Variable Cost Ratio

What is the 'Variable Cost Ratio'

The variable cost ratio is an expression of a company's variable production costs as a percentage of sales, calculated as variable costs divided by total revenues. It compares costs that change with levels of production to the amount of revenues generated by production. This contrasts with fixed costs that remain constant regardless of production levels.

BREAKING DOWN 'Variable Cost Ratio'

Consideration of the variable cost ratio, which can alternately be calculated as 1 - contribution margin ratio, is one factor in determining profitability, since it indicates if a company is achieving, or maintaining, the desirable balance where revenues are rising faster than expenses.

The variable cost ratio quantifies the relationship between revenues and the specific costs of production associated with the revenues. It is a useful evaluation metric for a company's management in determining necessary minimum profit margins, making profit projections and in identifying the optimal sales price for a product as part of price setting. The variable cost calculation can be done on a per-unit basis, such as a $10 variable cost for one unit with a sales price of $100 giving a variable cost ratio of 0.1 or 10%, or by using totals over a given time period, such as total monthly variable costs of $1,000 with total monthly revenues of $10,000 also rendering a variable cost ratio of 0.1 or 10%.

Variable Costs, Fixed Expenses, Revenues, Contribution Margin and Profits

The variable cost ratio and its usefulness are easily understood once the basic concepts of variable costs, fixed expenses, and their relationship to revenues and general profitability is grasped.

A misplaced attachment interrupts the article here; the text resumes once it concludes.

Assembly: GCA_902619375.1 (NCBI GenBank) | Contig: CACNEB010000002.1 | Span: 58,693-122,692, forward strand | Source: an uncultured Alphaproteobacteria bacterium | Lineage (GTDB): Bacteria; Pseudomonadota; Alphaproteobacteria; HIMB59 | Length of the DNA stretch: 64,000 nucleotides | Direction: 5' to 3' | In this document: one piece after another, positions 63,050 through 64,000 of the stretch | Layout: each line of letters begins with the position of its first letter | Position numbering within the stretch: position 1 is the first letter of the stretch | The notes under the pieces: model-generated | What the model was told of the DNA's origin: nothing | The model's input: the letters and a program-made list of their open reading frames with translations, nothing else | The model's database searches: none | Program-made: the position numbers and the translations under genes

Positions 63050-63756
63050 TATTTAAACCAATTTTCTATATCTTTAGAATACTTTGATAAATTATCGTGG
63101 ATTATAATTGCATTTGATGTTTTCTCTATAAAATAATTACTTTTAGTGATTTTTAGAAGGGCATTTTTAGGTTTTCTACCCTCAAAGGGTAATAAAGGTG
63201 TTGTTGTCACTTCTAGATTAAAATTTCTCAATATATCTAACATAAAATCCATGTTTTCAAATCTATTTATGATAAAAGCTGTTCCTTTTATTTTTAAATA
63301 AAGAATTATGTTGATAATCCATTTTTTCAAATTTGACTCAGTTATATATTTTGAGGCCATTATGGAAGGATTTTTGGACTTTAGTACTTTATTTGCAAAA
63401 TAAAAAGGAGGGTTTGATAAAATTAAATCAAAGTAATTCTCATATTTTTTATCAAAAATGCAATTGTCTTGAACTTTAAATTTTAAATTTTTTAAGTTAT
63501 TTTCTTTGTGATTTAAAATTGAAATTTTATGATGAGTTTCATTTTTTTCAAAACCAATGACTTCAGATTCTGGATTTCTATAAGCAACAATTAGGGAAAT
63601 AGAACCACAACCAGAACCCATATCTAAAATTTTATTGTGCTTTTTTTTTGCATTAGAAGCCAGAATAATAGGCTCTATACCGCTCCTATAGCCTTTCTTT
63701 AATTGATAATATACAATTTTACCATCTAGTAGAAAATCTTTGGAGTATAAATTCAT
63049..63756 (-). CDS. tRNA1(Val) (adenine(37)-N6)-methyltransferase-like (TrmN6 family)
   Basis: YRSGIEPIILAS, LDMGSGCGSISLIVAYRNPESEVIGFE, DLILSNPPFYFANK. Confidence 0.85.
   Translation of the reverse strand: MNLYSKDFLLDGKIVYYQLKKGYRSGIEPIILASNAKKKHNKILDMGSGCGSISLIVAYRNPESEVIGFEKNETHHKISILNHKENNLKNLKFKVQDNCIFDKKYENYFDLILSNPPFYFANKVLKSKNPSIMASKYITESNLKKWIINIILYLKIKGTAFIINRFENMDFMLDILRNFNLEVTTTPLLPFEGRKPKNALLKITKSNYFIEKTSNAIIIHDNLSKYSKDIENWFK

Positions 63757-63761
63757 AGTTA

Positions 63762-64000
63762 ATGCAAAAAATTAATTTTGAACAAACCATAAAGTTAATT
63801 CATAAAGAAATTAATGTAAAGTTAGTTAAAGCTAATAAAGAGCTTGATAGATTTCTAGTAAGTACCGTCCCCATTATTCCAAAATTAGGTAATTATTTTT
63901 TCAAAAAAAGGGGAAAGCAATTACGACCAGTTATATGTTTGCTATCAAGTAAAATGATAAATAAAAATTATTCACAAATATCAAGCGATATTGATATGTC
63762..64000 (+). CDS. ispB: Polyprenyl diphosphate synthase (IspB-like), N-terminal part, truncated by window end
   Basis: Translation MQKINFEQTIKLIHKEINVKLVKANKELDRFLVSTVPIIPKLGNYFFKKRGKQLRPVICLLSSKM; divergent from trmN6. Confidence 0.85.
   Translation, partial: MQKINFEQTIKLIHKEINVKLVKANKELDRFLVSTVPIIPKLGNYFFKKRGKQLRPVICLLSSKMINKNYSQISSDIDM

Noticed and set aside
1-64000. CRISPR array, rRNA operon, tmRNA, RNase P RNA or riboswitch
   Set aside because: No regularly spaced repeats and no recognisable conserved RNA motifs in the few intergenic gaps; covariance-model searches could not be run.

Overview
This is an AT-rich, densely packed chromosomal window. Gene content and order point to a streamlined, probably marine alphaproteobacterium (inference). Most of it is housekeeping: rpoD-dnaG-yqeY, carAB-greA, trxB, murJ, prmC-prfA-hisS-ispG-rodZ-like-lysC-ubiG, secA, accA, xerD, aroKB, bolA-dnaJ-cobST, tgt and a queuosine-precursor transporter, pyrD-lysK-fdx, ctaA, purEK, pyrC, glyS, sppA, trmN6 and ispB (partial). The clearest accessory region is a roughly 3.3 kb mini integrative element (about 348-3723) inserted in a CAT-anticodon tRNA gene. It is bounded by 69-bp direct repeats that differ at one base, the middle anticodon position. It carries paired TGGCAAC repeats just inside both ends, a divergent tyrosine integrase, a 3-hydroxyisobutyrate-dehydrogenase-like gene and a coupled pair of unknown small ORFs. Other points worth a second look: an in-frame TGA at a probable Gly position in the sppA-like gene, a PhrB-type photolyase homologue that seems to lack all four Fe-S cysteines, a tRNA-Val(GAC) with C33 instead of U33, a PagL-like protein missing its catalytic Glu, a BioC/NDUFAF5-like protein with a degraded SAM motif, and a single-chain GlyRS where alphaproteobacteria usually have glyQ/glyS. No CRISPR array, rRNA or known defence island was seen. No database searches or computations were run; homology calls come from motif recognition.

The two expenses that must be known to calculate total production costs and determine profit margin are variable costs and fixed costs, also referred to as fixed expenses.

Variable costs are variable in the sense they fluctuate in relation to the level of production, or output. Examples of variable costs include the costs of raw material and packaging. These costs increase as production increases and decline when production declines. It should also be noted that increases or decreases in variable costs occur without any direct intervention or action on the part of management. Variable costs commonly increase at a fairly constant rate in proportion to increases in expenditures on raw materials and/or labor.

Fixed expenses are general overhead or operational costs that are "fixed" in the sense they remain relatively unchanged regardless of levels of production. Examples of fixed expenses include facility rental or mortgage costs and executive salaries. Fixed expenses only change significantly as a result of decisions and actions by management.

The contribution margin is the difference, expressed as a percentage, between total sales revenue and total variable costs. Contribution margin refers to the fact this figure delineates what amount of revenue is left over to "contribute" toward fixed costs and potential profit. The contribution margin ratio is always the inverse of the variable cost ratio.